Antimicrobial resistance in hospitalized surgical patients: a silently emerging public health concern in Uganda

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Springer Journals
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Copyright © 2013 by Seni et al.; licensee BioMed Central Ltd.
Subject
Biomedicine; Biomedicine general; Medicine/Public Health, general; Life Sciences, general
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1756-0500
DOI
10.1186/1756-0500-6-298
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23890206
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Abstract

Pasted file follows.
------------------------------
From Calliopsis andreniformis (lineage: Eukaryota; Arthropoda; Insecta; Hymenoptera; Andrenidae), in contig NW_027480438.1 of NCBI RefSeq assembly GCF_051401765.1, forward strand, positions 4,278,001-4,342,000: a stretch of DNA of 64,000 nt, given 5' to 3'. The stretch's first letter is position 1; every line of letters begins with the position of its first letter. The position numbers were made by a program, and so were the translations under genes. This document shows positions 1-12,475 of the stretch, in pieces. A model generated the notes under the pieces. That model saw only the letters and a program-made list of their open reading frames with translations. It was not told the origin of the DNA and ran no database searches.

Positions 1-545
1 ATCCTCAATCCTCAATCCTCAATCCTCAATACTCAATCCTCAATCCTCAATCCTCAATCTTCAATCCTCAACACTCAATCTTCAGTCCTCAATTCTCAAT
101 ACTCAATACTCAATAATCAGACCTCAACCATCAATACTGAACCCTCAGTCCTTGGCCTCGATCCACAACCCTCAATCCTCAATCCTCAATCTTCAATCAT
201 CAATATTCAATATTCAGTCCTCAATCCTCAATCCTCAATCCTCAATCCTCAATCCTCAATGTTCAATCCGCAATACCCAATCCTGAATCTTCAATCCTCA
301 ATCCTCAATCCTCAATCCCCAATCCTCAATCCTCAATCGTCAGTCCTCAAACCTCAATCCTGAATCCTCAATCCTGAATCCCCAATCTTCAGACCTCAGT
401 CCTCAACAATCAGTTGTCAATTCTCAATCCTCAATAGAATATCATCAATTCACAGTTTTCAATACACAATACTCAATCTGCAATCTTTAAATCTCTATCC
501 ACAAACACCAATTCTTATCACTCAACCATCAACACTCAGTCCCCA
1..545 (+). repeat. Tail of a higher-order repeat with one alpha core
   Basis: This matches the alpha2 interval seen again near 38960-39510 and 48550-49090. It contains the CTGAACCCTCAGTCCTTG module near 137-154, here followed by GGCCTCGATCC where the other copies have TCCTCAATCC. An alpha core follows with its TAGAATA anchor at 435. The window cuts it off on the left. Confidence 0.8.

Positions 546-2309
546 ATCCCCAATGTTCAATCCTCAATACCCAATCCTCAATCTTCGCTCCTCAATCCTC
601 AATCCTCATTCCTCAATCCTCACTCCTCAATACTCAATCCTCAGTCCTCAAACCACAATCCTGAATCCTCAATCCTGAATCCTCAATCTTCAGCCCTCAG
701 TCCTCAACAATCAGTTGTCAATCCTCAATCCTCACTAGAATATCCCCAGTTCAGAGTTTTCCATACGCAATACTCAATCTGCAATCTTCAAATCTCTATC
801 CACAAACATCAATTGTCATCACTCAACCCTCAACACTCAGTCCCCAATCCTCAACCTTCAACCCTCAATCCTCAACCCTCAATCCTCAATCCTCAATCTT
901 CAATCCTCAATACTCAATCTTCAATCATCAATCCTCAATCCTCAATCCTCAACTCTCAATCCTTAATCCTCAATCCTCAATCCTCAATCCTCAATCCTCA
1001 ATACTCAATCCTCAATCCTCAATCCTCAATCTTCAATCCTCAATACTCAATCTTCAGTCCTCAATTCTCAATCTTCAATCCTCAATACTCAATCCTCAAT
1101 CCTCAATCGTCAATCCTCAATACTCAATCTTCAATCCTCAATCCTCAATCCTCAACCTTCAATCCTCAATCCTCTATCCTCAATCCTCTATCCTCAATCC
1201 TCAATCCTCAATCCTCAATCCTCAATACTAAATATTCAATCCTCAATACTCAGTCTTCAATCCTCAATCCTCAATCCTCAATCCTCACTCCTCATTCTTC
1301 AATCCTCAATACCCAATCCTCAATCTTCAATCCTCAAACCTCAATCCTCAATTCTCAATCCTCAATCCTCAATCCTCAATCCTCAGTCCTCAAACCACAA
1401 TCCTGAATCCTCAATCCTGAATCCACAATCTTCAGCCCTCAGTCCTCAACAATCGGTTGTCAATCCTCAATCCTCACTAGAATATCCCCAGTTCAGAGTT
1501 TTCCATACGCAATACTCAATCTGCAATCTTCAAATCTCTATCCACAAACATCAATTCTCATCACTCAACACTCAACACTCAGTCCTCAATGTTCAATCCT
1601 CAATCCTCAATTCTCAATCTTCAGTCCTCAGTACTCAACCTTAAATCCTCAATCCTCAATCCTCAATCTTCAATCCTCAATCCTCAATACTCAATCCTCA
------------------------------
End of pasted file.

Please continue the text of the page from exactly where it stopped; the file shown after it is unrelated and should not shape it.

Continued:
Background: Surgical site infections (SSIs) are difficult to treat and are associated with substantially longer hospital stay, higher treatment cost, morbidity and mortality, particularly when the etiological agent is multidrug-resistant (MDR). To address the limited data in Uganda on SSIs, we present the spectrum of bacteria isolated from hospitalized patients, the magnitude and impact of MDR bacterial isolates among patients with SSIs. Methods: A descriptive cross sectional study was conducted from September 2011 through April 2012 involving 314 patients with SSIs in the obstetrics & gynecology, general surgery and orthopedic wards at Mulago National Hospital in Kampala, Uganda. Wound swabs were taken and processed using standard microbiological methods. Clinico-demographic characteristics of patients were obtained using structured questionnaires and patients’ files. Results: Of the 314 enrolled patients with SSIs (mean age 29.7 ±13.14 years), 239 (76.1%) were female. More than half of the patients were from obstetrics and gynecology (62.1%, 195/314). Of 314 wound swabs taken, 68.8% (216/314) were culture positive aerobically, yielding 304 bacterial isolates; of which 23.7% (72/304) were Escherichia coli and 21.1% (64/304) were Staphylococcus aureus. More than three quarters of Enterobacteriaceae were found to be extended spectrum beta lactamase (ESBL) producers and 37.5% of S. aureus were Methicillin resistant S. aureus (MRSA). MDR occurred in 78.3% (238/304) of the isolates; these were more among Gram-negative bacteria (78.6%, 187/238) compared to Gram-positive bacteria (21.4%, 51/238), (p-value < 0.0001, χ2 = 49.219). Amikacin and imepenem for ESBL-producing Enterobacteriacea and vancomycin for MRSA showed excellent performance except that they remain expensive drugs in Uganda. Conclusion: Most SSIs at Mulago National Hospital are due to MDR bacteria. Isolation of MRSA and ESBL-producing Enterobacteriaceae in higher proportions than previously reported calls for laboratory guided SSIs- therapy and strengthening of infection control surveillance in this setting. Keywords: Antimicrobial resistance, Surgical patients, Uganda Background and rank third among all types of nosocomial infections in Surgical site infections (SSIs) are the infections involving the USA [2,3]. Infection rates among operated patients var- skin, subcutaneous tissue and organs/spaces opened or ies with hospital settings reflecting infection control prac- manipulated during an operation, occurring within 30 days tices as well as factors related to the agent, environment after the procedure or within one year if orthopedic im- and the host [4]; for example, infection rates reported were plant is in situ [1,2]. SSIs account for approximately 15.0% less than 3.0% in German and France, 16.9% in Rio de Janeiro, Brazil and 26.0% in Mwanza, Tanzania [5-8]. SSIs * Correspondence: senijj80@gmail.com can involve any surgical procedure ranging from obstetrics Department of Medical Microbiology, Makerere University College of Health & gynecology, general surgery and orthopedic [6,9,10]. Sciences, P.O. Box 7072, Kampala, Uganda The most predominant bacteria in hospital-acquired SSIs Department of Microbiology and Immunology, Catholic University of Health and Allied Sciences-Bugando, P.O. Box 1464, Mwanza, Tanzania are Staphylococcus aureus, Enterococcus spp, Pseudomonas Full list of author information is available at the end of the article © 2013 Seni et al.; licensee BioMed Central Ltd. This is an Open Access article distributed under the terms of the Creative Commons Attribution License (http://creativecommons.org/licenses/by/2.0), which permits unrestricted use, distribution, and reproduction in any medium, provided the original work is properly cited. Seni et al. BMC Research Notes 2013, 6:298 Page 2 of 7 http://www.biomedcentral.com/1756-0500/6/298 aeruginosa, Escherichia coli, and other Enterobacteriaceae; occurring within 30 days after the operative procedure of these, single bacterial isolates are common whereas 9.0% or within one year if orthopedic implant was in situ were to 27.0% of bacterial isolates from different surgical sites are included, whereas surgical patients with community- attributed to polymicrobial [7-9,11]. These infections pose acquired pyogenic infections such as abscess, furuncle and therapeutic challenges and are associated with substantially carbuncles; patients with infection of an episiotomy; and longer duration of hospital stay, increased hospital cost, patients with open fractures were excluded from the study. higher morbidity and mortality [5,12], particularly when the agents are Methicillin resistant S. aureus (MRSA), Extended Study clearance and ethical considerations spectrum beta lactamase (ESBL) producing Enterobacte- The study got ethical clearance from the Institutional riaceae and/or other agents collectively referred to as Review Board (IRB) of Makerere University College of multidrug-resistant (MDR) [11,13,14]. Studies from devel- Health Sciences (# REC REF 2011–183), Mulago Hos- oping countries have shown high level of resistance (ran- pital Research Committee (MREC #125) and the Uganda ging from 50 to 100%) to the commonly used antibiotics National Council for Science and Technology (UNCST) like ampicillin, trimethoprim – sulphamethoxazole, genta- (REF # HS 1080). A written informed consent from each micin, chloramphenicol and third generation cephalospo- patient/caretaker and assent for minors (11 to 17years) rins among S. aureus, E. coli,and P. aeruginosa [8,15] as were obtained whereas for each minor (<11 years), con- opposed to low rates of resistance ranging from 0-50% sent was obtained from his/her parent or caretaker. All in developed countries [16]. In both settings however, sub- patient information was kept confidential and anonym- stantial rates of resistance to oxacillin, erythromycin and ous using codes. clindamycin reported for S. aureus, ranged from 10-60% [8,9,15,16] whereas vancomycin (for S. aureus and other Data collection and laboratory procedures Gram-positive bacteria), amikacin, piperacillin-tazobactam Demographic and clinical characteristics from patients were and imepenem (for E. coli, P. aeruginosa and other Gram- collected using structured questionnaire and from patients’ negative bacteria) showed resistant rates of less than 25% files (see Additional file 1). The infected site was cleaned [17,18]. using normal saline and sterile gauze then, from each pa- It is well known that specific therapeutic options to tient, two wound swabs were collected using sterile cotton patients with SSIs are largely dependent on data from swabs in Amies transport media (Biolab, HUNGARY®). antimicrobial sensitivity tests generated by clinical la- boratories or sound epidemiological data from ongoing Isolate identification nosocomial infection surveillance [6,11,19]. Wound swabs were processed in the bacteriology labora- In Uganda, about 10% of the surgical procedures be- tory of the Department of Medical Microbiology, Makerere come septic accounting for an increasing morbidity and University College of Health Sciences, within 2 hours of mortality, with the commonest organism isolated being collection. The first wound swab was used to make Gram S. aureus [20-22]; however data on the spectrum of bac- stain smears while the second one was inoculated into teria isolated from hospitalized patients and their anti- blood agar, MacConkey agar, and mannitol-salt agar and microbial susceptibility patterns to guide SSI-therapy in incubated at 35-37°C for 24–48 hours. Identification of Mulago National Hospital remains scanty. Furthermore, bacteria was based on conventional physiological and bio- the magnitude and impact of MDR bacteria from SSIs chemical methods such as Gram stain, catalase reaction, are unknown. Thus, this study aimed at addressing these coagulase test, DNase test, hemolytic activity on sheep areas. Data herein will be crucial in guiding SSIs-therapy blood agar plates, bacitracin, optochin and trimethoprim- and will form a baseline for nosocomial SSIs surveillance. sulphamethoxazole (SXT) antimicrobial identification disks and bile esculin test for Gram-positive bacteria. Gram- Methods negative bacteria were identified based on colony morph- Study design and sampling process ology on blood agar and MacConkey agar, followed by This descriptive cross-sectional study was conducted at biochemical reactions namely oxidase, triple sugar iron Mulago National Hospital in Kampala, Uganda. The hos- (TSI), sulphur indole and motility (SIM), citrate, and ure- pital is located on Mulago Hill in the northern part of the ase tests [23]. city of Kampala and is the largest hospital in Uganda with an estimated 1,500 beds. Drug susceptibility tests The study was conducted for a period of 8 months Following identification of the bacterial isolates, a from September 2011 to April 2012 and involved 314 standard disc diffusion technique for drug susceptibility patients with clinical SSIs who consented to participate. test (DST) was performed as recommended by Clinical The patients were from obstetrics & gynecology, general and Laboratory Standard Institute (CLSI) [24]. For Gram- surgery and orthopedic wards. All patients with SSIs positive bacteria, discs (Biolab®, HUNGARY) tested were Seni et al. BMC Research Notes 2013, 6:298 Page 3 of 7 http://www.biomedcentral.com/1756-0500/6/298 ampicillin (10 μg), oxacillin (1 μg), trimethoprim-sul- where appropriate. To determine factors associated with phamethoxazole (1.25/23.75 μg), tetracycline (30 μg), bacteria isolation from SSI, we used univariate followed ciprofloxacin (5 μg), chloramphenicol (30 μg), gentami- by multivariate logistic regression analysis. At univariate cin (10 μg) [high level gentamicin (120 μg) for Entero- level all factors which had a p-value of less than 0.05 coccus spp], erythromycin (15 μg), clindamycin (2 μg), were subjected to multivariate analysis. The strength of and vancomycin (30 μg). For Gram-negative bacteria association between factors and outcome was measured discs (Biolab®, HUNGARY) tested included ampicillin using odds ratio with respective 95% confidence interval. (10 μg), piperacillin(100 μg), piperacillin-tazobactam Factors with p-value of less than 0.05 on multivariate lo- (100/10 μg), amoxicillin-clavulanic acid (20/10 μg), gistic regression analysis were considered as independent trimethoprim-sulphamethoxazole (1.25/23.75 μg), tetra- association of bacteria isolation from SSI. cycline (30 μg), ciprofloxacin (5 μg), chloramphenicol (30 μg), gentamicin (10 μg), amikacin (30 μg), ceftriax- one (30 μg), ceftazidime (30 μg), cefepime (30 μg), and Results imipenem (10 μg). These were incubated at 35-37°C for This study enrolled 314 patients with clinical SSIs. Among 24 hours. these, 239 (76.1%) were female. The overall mean age was Isolates which were not identifiable by the standard 29.7 ± 13.14 years (minimum 12 and maximum 83 years). conventional methods, colistin DST for all Acinetobacter More than half of the patients were from obstetrics and spp and P. aeruginosa as well as vancomycin DST for all gynecology wards, 62.1% (195/314), whereas 33.1% (104/ S. aureus were confirmed using the Phoenix Automated 314) and 4.8% (15/314) were from general surgery and instrument® (Becton-Dickson, Sparks Maryland) as per orthopedic wards respectively. The most common surgical manufacturer’s instruction. procedures were caesarean section 46.2% (145/314) and For determining inducible clindamycin resistance, clin- laparotomy 42.7% (134/314); open reduction and internal damycin disk (2 μg) and erythromycin disk (15 μg) were fixation (ORIF) accounted for 3.5% (11/314) while other placed side by side approximately 15-26 mm apart. Flat- surgical procedures contributed 7.6% (24/314). tening of the zone of inhibition adjacent to the eryth- Of the 314 non-repeat wound swabs collected, 216 romycin disk was regarded as a positive D-test. As (68.8%) were culture positive aerobically. The most pre- recommended by CLSI, isolates were screened for ESBL dominant bacterial isolates were E. coli, 23.7% (72/304) production using the double disc method and MRSA was and S. aureus, 21.1% (64/304) (see Figure 1). Single bac- identified by the use of cefoxitin disc (30 μg) [24,25]. terial isolates were recovered from 137 (63.4%) patients MDR was defined as an isolate with resistance to three or whereas 79 (36.6%) had polymicrobial infections. more antimicrobial classes [26]. All P. aeruginosa isolates were sensitive to colistin, Results on isolate identity and antimicrobial suscepti- whereas 3.9% (2/52) of Acinetobacter spp were resistant bility patterns were promptly reported to the attending to colistin. All Gram-negative bacteria were susceptible doctor for patient care. to imipemen, except 3.9% (2/52) of Acinetobacter spp. All S. aureus isolates were sensitive to vancomycin, Quality control whereas one Enterococcus spp [4.4% (1/23)] was resistant Reference strains S. aureus ATCC 25923 and Staphylo- to vancomycin i.e. VRE (see Table 1). coccus epidermidis ATCC 12228 for Gram-positive bac- More than three quarters of Enterobacteriaceae were teria and E. coli ATCC 25922 and P. aeruginosa ATCC phenotypically found to be ESBL producers [E. coli,79.2% 27853 for Gram-negative bacteria were used to quality- (57/72); Klebsiella spp, 92.3% (36/39) and other Entero- control microbiological procedures such as Gram staining , bacteriaceae, 73.5% (25/34)]. The proportion of MRSA growth of bacteria on respective media, microscopy, bio- among S. aureus isolates was 37.5% (24/64). chemical identification tests and drug susceptibility testing. Of the 304 isolates recovered from SSIs, 78.3% (238/304) were MDR, these were found significantly more among Data analysis Gram-negative bacteria (78.6%, 187/238) compared to Variables from the clinical and demographic data in the Gram-positive bacteria (21.4%, 51/238) (p-value < 0.0001, questionnaire and laboratory data were entered into χ2 = 49.219). Excel®, cleaned and exported to STATA software version In the univariate analysis, bacterial isolation from SSIs 11 (College Station, Texas, USA) for analysis according among patients was associated with age greater than 40 to the objectives of the study. Continuous variables were years, sex, ward type, operation (whether elective or emer- described as mean (± standard deviation). Categorical gency), duration from admission to operation, duration variables were described as proportion and were ana- from admission to discharge, type of antibiotic chemo- lyzed to compare the significance of difference in distri- prophylaxis given, duration of postoperative antibiotics bution by using Chi square test or Fischer’s exact test and outcome (see Table 2). Seni et al. BMC Research Notes 2013, 6:298 Page 4 of 7 http://www.biomedcentral.com/1756-0500/6/298 Figure 1 Proportion of bacterial isolates from patients with surgical site infections (N = 304). Other g- bacteria: Enterobacter cloacae (10), Proteus mirabilis (7), Morganella morganii (6), Providencia spp (5), Citrobacter freundii (4), Serratia marcescens (1) and Leclercia adecarboxylata (1); Other g + bacteria: Streptococcus pyogenes (3), Streptococcus agalactiae (1), and Streptococcus spp (4).Acinetobacter spp: Acinetobacter baumanii (48) and Acinetobacter baumanii-calcoaceticus complex (4); Klebsiella spp: Klebsiella pneumonia (35) and Klebsiella oxytoca (4); Enterococcus spp: Enterococcus faecalis (21) and Enterococcus faecium (2). Table 1 Antimicrobial resistance pattern among isolates from surgical site infections Antibiotics Bacteria isolates (N = 304) E.coli Klebsiella spp Acinetobacter P.aeruginosa Other g- S. aureus Enterococcus Other g + (n = 72) (n = 39) spp (n = 52) (n = 12) (n = 34) (n = 64) spp (n = 23) (n = 08) Ampicillin 100.0% 100.0% NA NA 97.1% 100.0% 30.0% 50.0% Piperacillin NA NA 100.0% 66.7% NA NA NA NA TZP 30.6% 38.5% 53.8% 16.7% 32.4% NA NA NA AMC 90.3% 100.0% NA NA 94.1% NA NA NA TMP-SMX 86.1% 92.3% 98.0% 100.0% 94.1% 89.1% NA 80.0% Tetracycline 72.2% 76.9% 65.4% 100.0% 82.4% 42.2% 74.0% 62.5% Ciprofloxacin 72.2% 66.6% 77.0% 16.7% 47.1% 29.7% 60.9% 50.0% Chloramphenicol 41.7% 71.8% NA NA 70.6% 15.6% 30.4% 37.5% ** Gentamicin 54.2% 76.9% 88.5% 16.7% 76.5% 18.8% 21.7% 50.0% Amikacin 4.2% 2.6% 32.7% 8.3% 0.0% NA NA NA Ceftriaxone 77.8% 92.3% NA NA 67.6% NA NA NA Ceftazidime 77.8% 87.2% 90.4% 25.0% 61.8% NA NA NA Cefepime 69.4% 87.2% 61.5% 16.7% 38.2% NA NA NA Imipenem 0.0% 0.0% 3.9% 0.0% 0.0% NA NA NA Erythromycin NA NA NA NA NA 46.9 % 65.2% 50.0% Clindamycin NA NA NA NA NA 40.6% NA 62.5% Vancomycin NA NA NA NA NA 0.0% 4.4% 0.0% * + × ** Piperacillin-tazobactam, Amoxicillin-clavulanate, Trimethoprim-sulphamethoxazole, High level resistance screening, NA: Not applicable, spp: species, g+: Gram-positive bacteria [Streptococcus pyogenes (3), Streptococcus agalactiae (1), and Streptococcus spp (4)] and g-: Gram-negative bacteria [Enterobacter cloacae (10), Proteus mirabilis (7), Morganella morganii (6), Providencia spp (5), Citrobacter freundii (4), Serratia marcescens (1) and Leclercia adecarboxylata (1)]. Seni et al. BMC Research Notes 2013, 6:298 Page 5 of 7 http://www.biomedcentral.com/1756-0500/6/298 Table 2 Association of clinico-demographic characteristics of patients with and without bacterial isolates from surgical site infections Variable Bacteria isolated No bacteria isolated OR [95% CI] P-value from SSI (n = 216) from SSI (n = 98) Age (years) ≤ 19 38 (67.9%) 18 (32.1%) 1 20 – 39 133 (63.6%) 76 (36.4%) 0.83(0 .42- 1.61) 0.5577 40 – 59 31 (91.2%) 3 (8.8%) 4.89( 1.24- 27.87) 0.0112 ≥ 60 14 (93.3%) 1 (6.7%) 6.63( 0.86- 295.67) 0.0478 Sex Male 61 (81.3%) 14 (18.7%) 1 Female 155 (64.9%) 84 (35.1%) 0.42(0 .21- 0.82) 0.0072 Ward type Obst & Gyn 115 (59.0%) 80 (41%) 1 General Surgery 89 (85.6%) 15 (14.4%) 4.13( 2.17- 8.22) 0.0000 Orthopedic 12 (80.0%) 3 (20.0%) 2.78(0.72- 15.79) 0.1085 Operation Elective 57 (83.8%) 11 (16.2%) 1 Emergency 159 (64.6%) 87 (35.4%) 0.35( 0.16- 0.73) 0.0025 Duration from admission to operation ≤ 1 day 147 (65.3%) 78 (34.7%) 1 > 1 days 69 (77.5%) 20 (22.5%) 1.83( 1.01- 3.42) 0.0356 Duration from admission to discharge ≤ 14days 48 (58.5%) 34 (41.5%) 1 > 14days 110 (82.7%) 23 (17.3%) 3.39( 1.73- 6.68) 0.0001 Antibiotic chemoprophylaxis CRO 124 (62.9%) 73 (37.1%) 1 * ** CRO +MZ 70 (76.9%) 21 (23.1%) 1.96( 1.08- 3.65) 0.0187 Others 22 (84.6%) 4 (15.4%) 3.24( 1.04- 13.37) 0.0289 Duration of Postoperative antibiotics ≤ 3days 48 (50.5%) 47 (49.5%) 1 > 3days 168 (76.7%) 51 (23.3%) 3.23( 1.87- 5.54) 0.0001 Outcome Improved 147 (72.1%) 57 (27.9%) 1 Died 10 (100.0%) 0 (0.0%) - 0.042 * ** × Ceftriaxone, Metronidazole, Ampicloxacillin, Ciprofloxacin & Gentamicin. On multivariate logistic regression analysis, longer dur- Discussion ation from admission to discharge, longer duration of Of the 314 patients with clinical SSIs enrolled in this postoperative antibiotics and outcome were statistically study; the mean age (29.7 ± 13.14 years), higher female associated with bacteria isolation from SSIs (see Table 3). proportion (76.1%) and preponderance of admission in Of ten patients who died, 70% (7/10) had ESBL producing obstetrics and gynecology wards (62.1%) was similar to Enterobacteriaceae, four of which were E. coli. another study [11], but the proportion of female in other studies were between 30% to 60% and wards of admis- sion varied reflecting the underlying surgical procedures [8,9,13]. Caesarean section and laparotomy accounted for Table 3 Multivariate logistic regression analysis for more than three quarters of all surgical procedures in this factors associated with bacterial isolation from SSIs study whereas other similar studies have also found these Variable OR 95% CI p-value procedures to be quite common [8,11,27]. The predomin- Age (years) 1.16 0.74 - 1.80 0.524 ance of SSIs cases in obstetrics and gynecology wards is Sex 1.41 0.49 - 4.02 0.522 quite alarming and thus, a need to institute stringent in- Wards 0.44 0.18 - 1.10 0.078 fection prevention and control measures in this setting, Operation 0.62 0.24 - 1.65 0.343 more especially in emergency surgeries which accounted Duration from admission to operation 0.89 0.40 - 1.97 0.773 for more SSIs cases as opposed to elective surgeries. As noted from other studies [8,9,11,28], S. aureus and Duration from admission to discharge 1.93 1.01 - 3.72 0.047 E. coli were the most common bacterial isolates from Antibiotic chemoprophylaxis 1.27 0.77 - 2.12 0.351 SSIs. However their sources remain unknown from the Duration of postoperative antibiotics 2.52 1.45 - 4.36 0.001 present study though other studies have documented Outcome 0.52 0.30 - 0.91 0.021 both endogenous and exogenous sources from hospital Seni et al. BMC Research Notes 2013, 6:298 Page 6 of 7 http://www.biomedcentral.com/1756-0500/6/298 environment could be potential niches [29,30]. Similar reported as negative cultures. This was because of lack of to other related studies [9,18,31], high level of resistance standardized in-house detection methods and lack of an- was found among commonly used antibiotics like ampi- aerobic detection panels in the Phoenix Automated instru- cillin, trimethoprim-sulphamethoxazole, and tetracycline ment (Becton-Dickson, Sparks Maryland) that we used. in both Gram-positive and Gram-negative bacteria. Gram- negative bacteria showed more resistance to gentamicin, Conclusion ciprofloxacin and chloramphenicol as compared to Gram- Most SSIs at Mulago National Hospital are due to MDR positive bacteria. With exception of Acinetobacter spp,all bacteria, these are significantly more among Gram-negative Gram-negative bacteria displayed low resistance rates to than Gram-positive bacteria. Isolation of MRSA and ESBL- piperacillin-tazobactam, amikacin and imipenem. There producing Enterobacteriaceae in higher proportions than were also low resistance rates of Acinetobacter spp and previously reported calls for enhanced antibiotic steward- P. aeruginosa to colistin. These findings are similar to ship including laboratory guided SSIs-therapy and strength- another study [17]. The present study has shown that ening of infection control surveillance by identifying the rates of resistance to erythromycin (46.9%) among S. sources of these MDR isolates. In the light of these findings, aureus was relatively low compared to that of Entero- there is a need to investigate whether there is clonal spread coccus spp (65.2%), with excellent performance of vanco- of the predominant bacteria within/or among surgical mycin on both S. aureus and Enterococcus spp. These wards at Mulago National Hospital. findings are in agreement to another study [18]. This study found more MDR among Gram-negative bacteria than Additional file Gram-positive bacteria; of these the proportion of MRSA (37.5%) among S. aureus isolates was more than previously Additional file 1: Appendix i. Questionnaire. reported (25.0% and 31.5%) from Uganda [9,21] and other countries [8,16,18]. Thus, while β-lactamase-resistant anti- Competing interests biotics such as cloxacillin could still be effective in this The authors declare that they have no competing interests. setting, they are likely to be ineffective against the 38% Authors’ contributions of isolates that were confirmed as MRSA. The fact that Conceived and designed the experiments: JS, DPK, and FB. Specimen we found no vancomycin resistance among S. aureus iso- collection: JS. Supervised the clinical component of research: PM. Performed lates shows that this drug remains the last resort in sys- the experiments: JS. Supervised the laboratory component of research: CFN, DPK, and FB. Analyzed the data: JS, DPK, AK, and FB. Contributed reagents, temic infections caused by MRSA in this setting. Previous materials and analysis tools: JS, CFN, HK, and MLJ. Wrote the manuscript: JS, studies [11,17] have shown low rates (14% to 22%) of CFN, DPK, PM, MLJ, HK, AK, and FB. All authors have read and approved the ESBL-producers among Enterobacteriaceae isolates but the final manuscript. present study and another similar study in the same region Acknowledgements [8] have shown ESBL-producers to account more than The authors would like to thank patients and health workers in all surgical wards; three quarter of Enterobacteriaceae. This can be attributed Emmanuel Aboce, Tonny Lugya, and Hannington Baluku for excellent technical to the empirical use of third generation cephalosporins assistance; Willy Ssengooba for statistical inputs, and all staffs in the Department of Medical Microbiology for their support. This work was funded by Catholic (usually in combination with another drug such as genta- University of Health and Allied Sciences Bugando, Mwanza-Tanzania to JS. micin) in almost all hospitalized patients and lack of anti- microbial resistance surveillance in surgical wards at Author details Department of Medical Microbiology, Makerere University College of Health Mulago National Hospital. This is a major threat to patient Sciences, P.O. Box 7072, Kampala, Uganda. Department of Surgery, Makerere care as ESBL production renders use of these ceftriaxone University College of Health Sciences, P.O. Box 7072, Kampala, Uganda. or ceftazidime useless. Absence of resistance to imepenem Department of Microbiology and Immunology, Catholic University of Health and Allied Sciences-Bugando, P.O. Box 1464, Mwanza, Tanzania. 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